Engine transients have attracted high attentions from researchers due to their high frequency of occurrence during daily vehicle driving. More emissions are expected compared to steady states as a result of the turbo-lag problem. Ambient temperature has a significant influence on engine transients especially at the start. The effects of ambient temperature on engine-out emissions under the New European Driving Cycle (NEDC) were investigated in this study. The transient engine tests were carried out on a modern 3.0 L, V6 turbocharged common rail diesel engine fuelled with winter diesel in the cold cell at the different ambient temperatures ranges between +20 and -7 ºC. The engine including, fuel, coolant, combustion air and lubricating oil were soaked and maintained at the desired test temperatures during the whole transient tests. Instantaneous engine performances including torque and speed, gaseous emissions such as CO, HC and NOx, and particle emissions for its number and size distribution were analysed during each transient test at different ambient conditions.
Technical Paper
2014-10-13
Krzysztof Jan Siczek
Nowadays microbes like bacteria are used to wring out electrical energy trapped in wastewater. Such bacterial batteries use oxygen at the cathode to soak up the harvested electrons. Oxygen is used because of its efficiency during collecting electrons. Unfortunately such mini power plants can be treacherous and sensitive to leak of oxygen and microbes. The oxygen can bubble over to the anode and the bacteria can migrate closer to the cathode to swipe the gas for their own energy production. They can also case risks a short circuit. In the case of such battery it is a real problem the control of gas flow and behaviour. To prevent spillover between electrodes in such batteries, engineers use the complex membrane barriers should be used. Replacing of bubbling oxygen with solid silver oxide that gobbles up electrons allows creating rechargeable bacterial battery. For both fuel cell and microbe-based battery it is needed a place to send electrons, but putting oxygen in there is a real problem.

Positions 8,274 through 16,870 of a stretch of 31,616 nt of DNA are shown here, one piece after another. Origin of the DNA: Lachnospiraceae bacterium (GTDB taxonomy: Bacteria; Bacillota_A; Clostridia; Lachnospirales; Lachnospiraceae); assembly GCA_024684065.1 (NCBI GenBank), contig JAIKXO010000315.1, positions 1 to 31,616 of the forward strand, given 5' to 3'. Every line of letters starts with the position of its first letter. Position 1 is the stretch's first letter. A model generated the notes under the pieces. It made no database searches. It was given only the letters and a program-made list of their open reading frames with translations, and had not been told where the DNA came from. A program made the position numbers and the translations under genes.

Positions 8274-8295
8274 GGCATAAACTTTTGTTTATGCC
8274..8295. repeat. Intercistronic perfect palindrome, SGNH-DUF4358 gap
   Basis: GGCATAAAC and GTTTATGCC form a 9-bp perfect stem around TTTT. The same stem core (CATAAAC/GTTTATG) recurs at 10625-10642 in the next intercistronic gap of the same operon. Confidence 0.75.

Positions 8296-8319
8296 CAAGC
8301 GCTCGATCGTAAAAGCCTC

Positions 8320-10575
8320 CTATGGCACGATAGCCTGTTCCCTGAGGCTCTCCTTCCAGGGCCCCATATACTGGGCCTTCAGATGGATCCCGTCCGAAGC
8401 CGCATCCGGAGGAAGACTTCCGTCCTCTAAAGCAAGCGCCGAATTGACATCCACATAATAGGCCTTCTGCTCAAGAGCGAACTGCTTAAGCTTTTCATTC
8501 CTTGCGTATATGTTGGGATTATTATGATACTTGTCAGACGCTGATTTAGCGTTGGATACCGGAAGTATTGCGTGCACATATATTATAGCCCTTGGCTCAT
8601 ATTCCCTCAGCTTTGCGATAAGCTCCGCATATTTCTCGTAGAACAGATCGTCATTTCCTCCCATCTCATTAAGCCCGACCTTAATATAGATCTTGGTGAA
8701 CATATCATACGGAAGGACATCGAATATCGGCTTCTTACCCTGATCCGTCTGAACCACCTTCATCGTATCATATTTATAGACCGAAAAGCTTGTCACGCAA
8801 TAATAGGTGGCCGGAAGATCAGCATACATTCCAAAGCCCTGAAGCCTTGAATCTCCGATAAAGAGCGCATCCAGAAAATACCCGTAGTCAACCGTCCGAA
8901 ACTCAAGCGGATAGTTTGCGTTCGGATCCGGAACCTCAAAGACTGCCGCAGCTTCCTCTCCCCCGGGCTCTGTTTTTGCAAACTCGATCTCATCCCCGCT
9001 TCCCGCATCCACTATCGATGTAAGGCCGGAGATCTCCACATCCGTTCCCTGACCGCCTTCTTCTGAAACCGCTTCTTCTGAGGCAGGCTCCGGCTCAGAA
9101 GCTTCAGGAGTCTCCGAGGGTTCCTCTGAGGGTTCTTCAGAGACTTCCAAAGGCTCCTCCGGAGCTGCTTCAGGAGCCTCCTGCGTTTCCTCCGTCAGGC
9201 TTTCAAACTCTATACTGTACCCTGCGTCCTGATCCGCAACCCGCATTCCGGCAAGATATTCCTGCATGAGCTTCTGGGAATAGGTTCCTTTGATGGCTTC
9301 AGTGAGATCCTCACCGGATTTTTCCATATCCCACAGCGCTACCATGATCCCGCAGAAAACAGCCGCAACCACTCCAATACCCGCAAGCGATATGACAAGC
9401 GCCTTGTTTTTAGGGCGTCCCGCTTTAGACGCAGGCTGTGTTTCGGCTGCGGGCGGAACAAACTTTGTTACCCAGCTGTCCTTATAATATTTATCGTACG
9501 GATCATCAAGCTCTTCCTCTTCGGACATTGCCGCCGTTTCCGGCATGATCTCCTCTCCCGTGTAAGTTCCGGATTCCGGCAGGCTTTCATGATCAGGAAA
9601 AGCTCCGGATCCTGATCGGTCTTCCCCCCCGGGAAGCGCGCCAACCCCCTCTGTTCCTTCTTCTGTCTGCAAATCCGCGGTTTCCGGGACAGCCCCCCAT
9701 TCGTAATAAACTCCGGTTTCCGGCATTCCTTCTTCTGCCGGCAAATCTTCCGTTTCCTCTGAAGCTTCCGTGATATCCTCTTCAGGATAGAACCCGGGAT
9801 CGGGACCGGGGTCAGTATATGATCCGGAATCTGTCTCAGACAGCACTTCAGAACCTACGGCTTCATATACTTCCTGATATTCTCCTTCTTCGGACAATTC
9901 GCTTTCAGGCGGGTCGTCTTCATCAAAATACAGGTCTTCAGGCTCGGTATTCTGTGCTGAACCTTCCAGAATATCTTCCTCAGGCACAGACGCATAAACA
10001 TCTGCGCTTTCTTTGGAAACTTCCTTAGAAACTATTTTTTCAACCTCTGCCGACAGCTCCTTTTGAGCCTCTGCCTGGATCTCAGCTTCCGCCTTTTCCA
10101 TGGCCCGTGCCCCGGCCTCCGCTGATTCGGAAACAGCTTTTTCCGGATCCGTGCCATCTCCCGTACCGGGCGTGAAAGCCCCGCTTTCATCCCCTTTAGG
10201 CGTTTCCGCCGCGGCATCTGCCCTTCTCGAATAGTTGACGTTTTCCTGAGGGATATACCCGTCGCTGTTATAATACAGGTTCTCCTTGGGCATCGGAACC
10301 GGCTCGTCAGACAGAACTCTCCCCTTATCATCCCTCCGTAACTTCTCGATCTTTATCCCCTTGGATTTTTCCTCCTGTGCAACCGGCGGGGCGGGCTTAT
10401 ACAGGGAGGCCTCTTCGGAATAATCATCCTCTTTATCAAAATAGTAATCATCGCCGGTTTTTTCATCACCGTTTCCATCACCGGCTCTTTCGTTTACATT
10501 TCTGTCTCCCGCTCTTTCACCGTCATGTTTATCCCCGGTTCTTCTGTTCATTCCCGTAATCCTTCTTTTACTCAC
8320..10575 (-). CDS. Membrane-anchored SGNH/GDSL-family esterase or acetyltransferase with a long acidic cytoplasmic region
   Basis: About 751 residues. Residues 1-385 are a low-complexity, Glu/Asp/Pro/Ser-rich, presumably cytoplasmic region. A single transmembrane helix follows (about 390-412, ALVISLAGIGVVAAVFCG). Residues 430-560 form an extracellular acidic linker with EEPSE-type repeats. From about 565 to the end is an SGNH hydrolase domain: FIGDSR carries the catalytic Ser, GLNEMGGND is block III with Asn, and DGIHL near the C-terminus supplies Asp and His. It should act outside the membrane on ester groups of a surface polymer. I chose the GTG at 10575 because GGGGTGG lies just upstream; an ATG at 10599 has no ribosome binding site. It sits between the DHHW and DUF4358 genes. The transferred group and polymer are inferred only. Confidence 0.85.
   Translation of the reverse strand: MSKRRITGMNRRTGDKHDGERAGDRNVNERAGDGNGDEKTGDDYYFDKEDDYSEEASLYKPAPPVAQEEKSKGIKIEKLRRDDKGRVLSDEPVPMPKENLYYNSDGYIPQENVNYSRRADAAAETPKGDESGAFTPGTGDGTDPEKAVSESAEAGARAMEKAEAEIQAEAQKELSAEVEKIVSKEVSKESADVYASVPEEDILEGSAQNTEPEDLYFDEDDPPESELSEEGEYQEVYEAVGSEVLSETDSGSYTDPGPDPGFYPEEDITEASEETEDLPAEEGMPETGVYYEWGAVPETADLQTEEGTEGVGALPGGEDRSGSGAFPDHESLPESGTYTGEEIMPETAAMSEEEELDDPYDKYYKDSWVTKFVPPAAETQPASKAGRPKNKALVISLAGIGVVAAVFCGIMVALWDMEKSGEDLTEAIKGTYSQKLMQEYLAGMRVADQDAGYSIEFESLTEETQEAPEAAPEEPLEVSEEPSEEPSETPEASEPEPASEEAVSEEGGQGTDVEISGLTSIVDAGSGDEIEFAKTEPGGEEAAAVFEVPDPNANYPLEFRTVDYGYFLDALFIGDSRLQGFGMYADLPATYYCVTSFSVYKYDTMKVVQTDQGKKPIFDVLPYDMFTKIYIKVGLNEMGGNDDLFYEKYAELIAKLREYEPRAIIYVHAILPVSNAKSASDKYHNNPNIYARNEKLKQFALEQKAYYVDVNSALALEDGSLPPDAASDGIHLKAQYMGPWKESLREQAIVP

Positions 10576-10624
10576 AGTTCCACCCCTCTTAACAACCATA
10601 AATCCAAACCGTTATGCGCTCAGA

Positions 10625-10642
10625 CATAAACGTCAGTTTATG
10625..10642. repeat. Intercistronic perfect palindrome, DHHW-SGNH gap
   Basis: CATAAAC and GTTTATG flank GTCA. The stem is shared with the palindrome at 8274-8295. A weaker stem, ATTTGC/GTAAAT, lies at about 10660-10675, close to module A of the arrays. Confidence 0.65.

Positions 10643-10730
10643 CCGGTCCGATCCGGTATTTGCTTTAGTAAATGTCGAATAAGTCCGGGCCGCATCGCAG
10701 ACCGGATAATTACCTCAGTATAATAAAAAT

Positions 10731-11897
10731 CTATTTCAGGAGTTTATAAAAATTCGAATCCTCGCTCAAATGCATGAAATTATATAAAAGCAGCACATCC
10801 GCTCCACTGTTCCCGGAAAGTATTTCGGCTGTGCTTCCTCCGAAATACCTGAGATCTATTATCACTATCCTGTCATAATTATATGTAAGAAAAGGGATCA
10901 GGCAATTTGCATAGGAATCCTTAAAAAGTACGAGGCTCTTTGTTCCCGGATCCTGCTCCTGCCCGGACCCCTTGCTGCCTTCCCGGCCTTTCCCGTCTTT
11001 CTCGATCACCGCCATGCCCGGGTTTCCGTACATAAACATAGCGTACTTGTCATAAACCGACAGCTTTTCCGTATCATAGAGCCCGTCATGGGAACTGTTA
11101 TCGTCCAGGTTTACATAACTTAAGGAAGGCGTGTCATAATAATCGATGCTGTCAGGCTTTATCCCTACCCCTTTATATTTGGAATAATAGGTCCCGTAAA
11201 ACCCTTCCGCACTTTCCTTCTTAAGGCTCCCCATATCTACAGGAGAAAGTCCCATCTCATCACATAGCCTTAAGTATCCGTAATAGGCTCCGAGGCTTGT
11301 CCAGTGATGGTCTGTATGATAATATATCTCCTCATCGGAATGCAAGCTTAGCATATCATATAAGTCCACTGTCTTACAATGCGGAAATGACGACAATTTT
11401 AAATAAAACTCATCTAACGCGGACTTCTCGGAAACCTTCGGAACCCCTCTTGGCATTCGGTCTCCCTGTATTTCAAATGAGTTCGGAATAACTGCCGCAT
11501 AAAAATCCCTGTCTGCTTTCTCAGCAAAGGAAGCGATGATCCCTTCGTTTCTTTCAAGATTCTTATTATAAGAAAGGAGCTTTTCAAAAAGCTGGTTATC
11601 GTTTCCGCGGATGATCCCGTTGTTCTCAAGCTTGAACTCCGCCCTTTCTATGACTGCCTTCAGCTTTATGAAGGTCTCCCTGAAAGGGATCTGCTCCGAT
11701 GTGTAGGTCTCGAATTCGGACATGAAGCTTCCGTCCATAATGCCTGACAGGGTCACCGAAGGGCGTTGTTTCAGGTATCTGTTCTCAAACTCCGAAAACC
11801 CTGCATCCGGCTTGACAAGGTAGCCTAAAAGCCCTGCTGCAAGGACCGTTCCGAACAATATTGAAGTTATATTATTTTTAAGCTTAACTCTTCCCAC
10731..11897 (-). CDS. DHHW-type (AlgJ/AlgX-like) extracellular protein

Technical Paper
2014-10-13
Chunshan Li, Guoying Chen, Changfu Zong
This paper presents a fault-tolerant control (FTC) approach for four-wheel independently driven and steered (4WID/4WIS) electric vehicles. An adaptive control-based passive fault-tolerant controller is designed to improve vehicle safety, performance and maneuverability when an actuator fault happens. The proposed fault tolerant control method consists of the following three parts: 1) a fault detection and diagnosis (FDD) module that monitors vehicle driving condition, detects and diagnoses actuator failures with the inequality constraints ; 2) a motion controller that computes the generalized forces/moments to track the desired vehicle motion using Model Predictive Control (MPC); 3) a reconfigurable control allocator that redistributes the generalized forces/moments to four wheels with equality constrained optimization. The FTC approach is based on the reconfigurable control allocation which reallocates the generalized forces/moments among healthy actuators once the actuator failures is detected.
Technical Paper
2014-10-13
Bandaru Balaji, L Navaneetha Rao